Dir. Gregg Araki
Director Gregg Araki has never been one to shy away from controversial subject matter. His work usually explores the dark side of teenage life, where bad things happen ‘unexpectedly' and the lines between life and death, reality and nightmare are increasingly blurred. As a director he lingers somewhere between amateur and auteur. His 2005 film Mysterious Skin looked at sexual abuse and its aftermath through the eyes of two teenage boys – one of whom is convinced he is the victim of alien abduction. The Doom Generation was a gloomy, ultra-violent and nihilistic 'Generation X' for the soulless Nineties. His work usually features various depictions of the apocalypse as an almost mundane, matter of fact event and drugged-out characters wander through hyper-retro candy-coloured sets and broodingly dark cityscapes.
His latest film, Kaboom is a fantastical, mind-altering, sex-charged romp through the fickle world of college life that gradually morphs into an increasingly oddball, horror-tinged and absurd story about the onset of a global nuclear holocaust brought about by a sinister cult. Part comedy, part horror, part sci-fi, the range of tones Araki adopts throughout this head-melter shouldn’t really work, though everything holds together well enough to form an off-kilter and intoxicating film that is anything but boring.
The lives of Smith (Thomas Dekker), his arty, sarcastic best friend Stella (Haley Bennett), kooky free spirit London (Juno Temple) and pretty but dim surfer roommate Thor (Chris Zylka) are turned upside when Smith is convinced, while tripping on hallucinogenic cookies he ate at a party no less, that he has witnessed the brutal murder of an enigmatic red-haired girl he’s seen before in his dreams. His investigation leads him deeper into a sinister mystery that looks set to alter not only his own life, but the destiny of the entire world.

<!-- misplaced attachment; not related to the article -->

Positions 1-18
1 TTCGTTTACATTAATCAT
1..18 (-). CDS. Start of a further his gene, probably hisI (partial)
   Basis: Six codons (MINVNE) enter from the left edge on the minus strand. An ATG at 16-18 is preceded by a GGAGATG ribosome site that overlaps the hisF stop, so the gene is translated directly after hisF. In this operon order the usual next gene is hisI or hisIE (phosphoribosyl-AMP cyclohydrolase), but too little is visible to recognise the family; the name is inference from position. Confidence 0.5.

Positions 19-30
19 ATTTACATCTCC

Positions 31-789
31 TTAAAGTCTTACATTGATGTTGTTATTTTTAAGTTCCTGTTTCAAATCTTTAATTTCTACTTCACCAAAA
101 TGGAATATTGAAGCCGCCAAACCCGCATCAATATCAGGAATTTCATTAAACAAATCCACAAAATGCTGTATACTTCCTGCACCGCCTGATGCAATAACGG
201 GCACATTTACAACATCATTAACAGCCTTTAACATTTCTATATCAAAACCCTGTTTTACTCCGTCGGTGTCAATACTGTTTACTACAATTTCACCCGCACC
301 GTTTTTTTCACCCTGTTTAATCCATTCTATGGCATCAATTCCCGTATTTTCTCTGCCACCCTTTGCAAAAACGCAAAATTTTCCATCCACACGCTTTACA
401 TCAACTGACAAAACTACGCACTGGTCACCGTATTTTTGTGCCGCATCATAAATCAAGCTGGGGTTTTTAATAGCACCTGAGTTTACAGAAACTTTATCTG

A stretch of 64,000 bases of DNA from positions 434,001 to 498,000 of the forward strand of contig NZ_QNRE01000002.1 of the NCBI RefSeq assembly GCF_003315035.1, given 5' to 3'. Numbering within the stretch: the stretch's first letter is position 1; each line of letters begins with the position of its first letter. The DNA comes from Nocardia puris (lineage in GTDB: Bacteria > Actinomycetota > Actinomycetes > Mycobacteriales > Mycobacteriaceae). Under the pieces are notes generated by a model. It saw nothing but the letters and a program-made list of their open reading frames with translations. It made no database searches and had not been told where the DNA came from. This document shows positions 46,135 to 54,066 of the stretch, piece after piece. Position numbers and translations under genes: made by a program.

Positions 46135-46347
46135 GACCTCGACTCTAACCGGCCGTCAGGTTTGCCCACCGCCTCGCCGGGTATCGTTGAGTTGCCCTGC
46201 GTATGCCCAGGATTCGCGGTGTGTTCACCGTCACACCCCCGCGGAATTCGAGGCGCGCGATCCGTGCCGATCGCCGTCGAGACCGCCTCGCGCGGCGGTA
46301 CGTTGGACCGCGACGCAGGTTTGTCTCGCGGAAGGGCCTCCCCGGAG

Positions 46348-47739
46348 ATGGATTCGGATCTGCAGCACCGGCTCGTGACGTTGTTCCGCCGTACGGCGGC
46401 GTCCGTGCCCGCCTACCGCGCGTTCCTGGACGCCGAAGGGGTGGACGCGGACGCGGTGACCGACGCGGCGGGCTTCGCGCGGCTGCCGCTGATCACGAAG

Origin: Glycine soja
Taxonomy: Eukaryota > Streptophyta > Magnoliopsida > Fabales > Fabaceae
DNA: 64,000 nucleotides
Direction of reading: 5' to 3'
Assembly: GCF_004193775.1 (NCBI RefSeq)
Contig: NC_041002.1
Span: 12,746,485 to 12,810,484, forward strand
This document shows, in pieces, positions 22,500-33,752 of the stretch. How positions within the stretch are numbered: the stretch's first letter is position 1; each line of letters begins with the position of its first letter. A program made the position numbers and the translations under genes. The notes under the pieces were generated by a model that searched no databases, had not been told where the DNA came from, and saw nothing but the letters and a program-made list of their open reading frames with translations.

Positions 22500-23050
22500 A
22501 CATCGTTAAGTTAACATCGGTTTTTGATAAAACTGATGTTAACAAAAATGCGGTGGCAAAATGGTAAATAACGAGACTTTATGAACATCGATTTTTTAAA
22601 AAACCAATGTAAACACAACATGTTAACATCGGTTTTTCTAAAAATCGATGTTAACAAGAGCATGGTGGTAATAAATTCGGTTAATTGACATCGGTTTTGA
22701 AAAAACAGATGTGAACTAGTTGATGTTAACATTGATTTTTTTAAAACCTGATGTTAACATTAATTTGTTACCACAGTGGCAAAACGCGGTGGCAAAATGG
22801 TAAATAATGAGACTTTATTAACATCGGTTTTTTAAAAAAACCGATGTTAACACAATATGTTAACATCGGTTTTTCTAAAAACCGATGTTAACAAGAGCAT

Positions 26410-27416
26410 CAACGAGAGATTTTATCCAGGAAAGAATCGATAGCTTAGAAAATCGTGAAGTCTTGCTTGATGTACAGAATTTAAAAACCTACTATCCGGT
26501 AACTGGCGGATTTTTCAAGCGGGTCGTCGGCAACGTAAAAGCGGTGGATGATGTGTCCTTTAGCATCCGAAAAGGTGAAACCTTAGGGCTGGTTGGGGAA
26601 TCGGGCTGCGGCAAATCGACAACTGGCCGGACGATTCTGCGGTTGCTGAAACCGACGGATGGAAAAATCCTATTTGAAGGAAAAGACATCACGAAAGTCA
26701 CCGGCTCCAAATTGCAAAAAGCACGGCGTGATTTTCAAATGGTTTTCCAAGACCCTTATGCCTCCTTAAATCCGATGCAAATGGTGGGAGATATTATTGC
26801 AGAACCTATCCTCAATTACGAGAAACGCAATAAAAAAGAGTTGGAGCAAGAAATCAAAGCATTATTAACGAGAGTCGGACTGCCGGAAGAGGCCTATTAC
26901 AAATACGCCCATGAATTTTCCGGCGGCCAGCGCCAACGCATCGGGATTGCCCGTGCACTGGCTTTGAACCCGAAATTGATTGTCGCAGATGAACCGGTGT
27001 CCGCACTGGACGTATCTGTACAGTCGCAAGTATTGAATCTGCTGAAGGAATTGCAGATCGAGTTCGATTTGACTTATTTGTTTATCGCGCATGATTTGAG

Rather unfortunately, the intriguing central premise all too soon falls into the background and becomes a mere backdrop, and the narrative is propelled by various sex scenes in which Araki’s characters explore their sexualities with each other while discussing everything from pop culture to the meaning of life. Cue much bed-hopping between couples and copious close-up shots of ecstatic faces during orgasm. The colourful and dysfunctional characters are typical of those who inhabit Araki’s film work; disaffected, bored, tedious and cynical; they indulge in copious amounts of drugs and sex while waxing lyrical about the state of the world. While Araki’s attempts to flesh out his creations are admirable, Kaboom might have benefitted from more attention to the story. When the central mystery eventually comes to the fore and Araki builds a fair degree of tension rather seamlessly, it’s all arguably too little, too late, as the film suddenly ends in a moment that will make some audiences feel utterly cheated and others – maybe those more familiar with the director’s bleak, absurdist humour – just smile wryly.
The ethereal score by ex-Cocteau Twins member Robin Guthrie and Austrian ambient-electronic composer Ulrich Schnauss is suitably moody and swirls throughout the movie headily, enhancing the tripped-out, hallucinogenic feel.
Araki’s meshing of sci-fi, horror, queer cinema, road movies, dark drama, full on sex, magic-realism and quasi-religious foreboding may not be everyone’s bag – especially as it all feels so detached – but those seeking genuine oddness with humour by turns both madcap and absurd, may find what they seek in this spaced out oddity.